The Kiwi has been with us a few days now. He is much more organised than us, I mean, he has got some maps of South America and a plan. Our Sat Navs leave us frustrated at times by contradicting themselves and the detail is also limited. We’ve therefore decided to kidnap him for a while and if he escapes make sure we have his maps as we have been unable to buy any since entering South America. Roger is 57, pretty much retired like the rest of us and started his trip in Alaska about 2 years ago but unfortunately got wiped out by a car in Guatemala which broke his leg and damaged his knee. Still not fully recovered, he flew into Guatemala in July, purchased a brand new Triumph Tiger and restarted his journey South exactly a year after the accident (now he's not a woose). check out

Saturday - Our plan today was to ride to Chiclayo. After leaving the hotel we first stopped at the local church which just so happens to be the oldest colonial church in Peru (built in 1537).

Iglesia San Lucas de Colan (you really wanted to know that).

Next stop was Paita, the nearest town that was likely to have an ATM.

Our celebrity status continues to grow. As we approached the town two Police motorcyclists saw that we were looking a little lost and took it upon themselves to escort us to a bank. Another policeman kept an eye on the bikes whilst we emptied the hole in the wall.

Roger negotiating his way back across the road. These motorcycle taxis breed like rabbits and are taking over Peru.

The now familiar crowd gathered before we were escorted back out of town by our friends in blue.

Handshakes all around and we are off

Back on the highway we start heading South through the Sechura desert. The landscape is equally as dramatic as the hills and mountains. It reminded me of Africa with small villages of mud and straw huts dotted along the roadside.

Hope we don't break down here. It looks like this guy has been waiting sometime for spares.

Giving way to the other traffic.

We don't see many fellow travellers on the road especially considering we have been on the gringo trail for much of the time recently. Like buses you don't see any for ages then a bunch come along all at the same time. Laura & Paddy are cycling around South America and riding to every Capital City (they're definitely not wooses). Both work in London and Paddy grew up in Alton (just in case any of you locals know him).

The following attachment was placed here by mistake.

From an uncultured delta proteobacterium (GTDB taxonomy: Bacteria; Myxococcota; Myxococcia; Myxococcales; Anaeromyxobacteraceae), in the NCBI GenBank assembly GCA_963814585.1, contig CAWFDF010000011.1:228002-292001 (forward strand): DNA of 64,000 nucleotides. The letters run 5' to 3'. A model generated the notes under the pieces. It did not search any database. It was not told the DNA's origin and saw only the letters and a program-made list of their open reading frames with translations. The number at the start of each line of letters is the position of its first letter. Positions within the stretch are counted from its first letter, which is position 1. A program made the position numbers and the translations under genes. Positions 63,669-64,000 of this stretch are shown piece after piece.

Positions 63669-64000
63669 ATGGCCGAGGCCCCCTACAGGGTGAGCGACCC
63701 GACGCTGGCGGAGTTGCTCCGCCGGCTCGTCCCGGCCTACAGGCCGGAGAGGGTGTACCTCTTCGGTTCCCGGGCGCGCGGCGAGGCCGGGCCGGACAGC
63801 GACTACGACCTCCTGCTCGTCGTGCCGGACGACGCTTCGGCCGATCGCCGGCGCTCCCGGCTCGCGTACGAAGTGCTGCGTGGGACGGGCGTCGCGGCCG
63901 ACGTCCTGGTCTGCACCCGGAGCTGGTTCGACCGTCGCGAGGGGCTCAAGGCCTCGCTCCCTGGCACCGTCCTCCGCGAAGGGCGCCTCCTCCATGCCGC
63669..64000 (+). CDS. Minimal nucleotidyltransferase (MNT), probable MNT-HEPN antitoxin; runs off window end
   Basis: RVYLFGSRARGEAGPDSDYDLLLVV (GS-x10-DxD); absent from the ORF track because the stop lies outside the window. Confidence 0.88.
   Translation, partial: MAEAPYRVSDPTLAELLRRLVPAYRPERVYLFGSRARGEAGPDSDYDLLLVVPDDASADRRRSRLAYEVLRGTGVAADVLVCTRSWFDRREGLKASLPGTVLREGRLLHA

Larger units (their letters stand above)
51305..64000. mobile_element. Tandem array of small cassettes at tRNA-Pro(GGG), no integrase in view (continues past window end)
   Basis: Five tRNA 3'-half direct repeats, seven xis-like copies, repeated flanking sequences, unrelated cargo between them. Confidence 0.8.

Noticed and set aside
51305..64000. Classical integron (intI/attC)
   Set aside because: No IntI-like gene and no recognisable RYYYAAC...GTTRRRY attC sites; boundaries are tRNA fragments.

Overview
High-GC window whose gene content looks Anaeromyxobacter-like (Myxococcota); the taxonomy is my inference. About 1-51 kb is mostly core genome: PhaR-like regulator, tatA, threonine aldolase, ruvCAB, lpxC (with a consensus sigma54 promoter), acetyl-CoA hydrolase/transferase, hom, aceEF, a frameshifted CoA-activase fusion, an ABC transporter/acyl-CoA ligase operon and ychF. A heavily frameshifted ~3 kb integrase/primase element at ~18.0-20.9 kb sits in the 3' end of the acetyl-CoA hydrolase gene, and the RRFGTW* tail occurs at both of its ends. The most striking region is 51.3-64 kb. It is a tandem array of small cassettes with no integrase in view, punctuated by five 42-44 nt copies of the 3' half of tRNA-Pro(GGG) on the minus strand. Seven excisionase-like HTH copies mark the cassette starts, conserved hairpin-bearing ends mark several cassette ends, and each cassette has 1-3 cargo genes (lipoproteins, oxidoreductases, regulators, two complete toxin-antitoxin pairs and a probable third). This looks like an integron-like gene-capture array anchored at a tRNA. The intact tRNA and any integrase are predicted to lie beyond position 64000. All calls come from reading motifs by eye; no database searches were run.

Then a lone yank from Wisconsin stopped. He is travelling on a 30 year old Yamaha 250 that made our bikes look pristine. Like us he is heading for the bottom and didn't have a plan either.

Heading South through the desert the road was pretty much straight......

.... and incredibly flat

Tomorrow we carry on South towards Huanchaco

Saturday, 26 November 2011

Quito to Catamayo

Wed 23rd to Thur 24th November

We left the hustle and bustle of Quito having spent three nights here and headed back up into the hills.

We rode into the Andes proper today riding to over 12000 ft at one point and being above 10000 ft for much of the time. For some reason I expected jagged peaks and dramatic mountains but..........

........ it was more rounded and quite intensively cultivated, with traditionally dressed communities working the fields with hand tools. These mountain villages looked very well kept and tidy.

One of the young farmers - any girls out there fancy moving to the Andes?

After a while the land became more arid and there was much less cultivation.

The scenery was quite outstanding. Unfortunately our photographic skills and equipment can never hope to capture the immensity of our surroundings and the pollution/heat haze makes everything look slightly opaque..

A village nestling between the mountains

An hour before reaching Cuenca the heavens opened and we arrived in the wet and dark. Once again the hotel we had picked was full. The manager said there were three festivals on here at the moment but perhaps he didn’t want four dripping wet motorcyclists walking through his hotel. We ended up in a somewhat seedy place around the corner but at least the motorbikes came into the foyer with us so were dry for the night too.

Thursday - In the morning we had a look around Cuenca, yet another World heritage Site. The city is more compact than Quito, with as much to see and probably better than its larger neighbour.

Traditionally dressed women in Cuenca

Our first stop was the Panama hat factory and museum. This pile of hats was waiting for the trimmer to do his business.

Roger was persuaded to part with his dollars but which one of these colourful Panamas did he walk out with?

No surprises, these Kiwi's are a conservative bunch!

The flower market.

The rag and bone man, Peruvian style.

There were a lot of well preserved colonial buildings in the city, mostly churches like just about everywhere else. Why is it that Churches always seem to survive the ravages of time, war and weather?

Unfortunately we only had a couple of hours to sightsee, then it was back on the road heading South toward the Peruvian border.

Today’s ride was much like yesterday’s, up in the mountains. We felt a bit like the Grand Old Duke Of York’s men as we were marched up the 12000 ft mountains and marched down again, up again, down again and so it went on until we dropped down to Catamayo. They don't seem to follow valleys in this part of the World!

Our poor old bikes aren’t the most powerful beasts on the planet and struggle a bit going up the steep mountain roads and breath a huge sigh of relief when we start coming down again.

View from the roof of our hotel in Catamayo.

Catamayo is a town improving (Lonely Planet is not very complimentary). They have recently refurbished the Town Plaza and a decent hotel with attached restaurant has opened.

Tomorrow we get up early (6am) and head for the Peruvian border at Macara.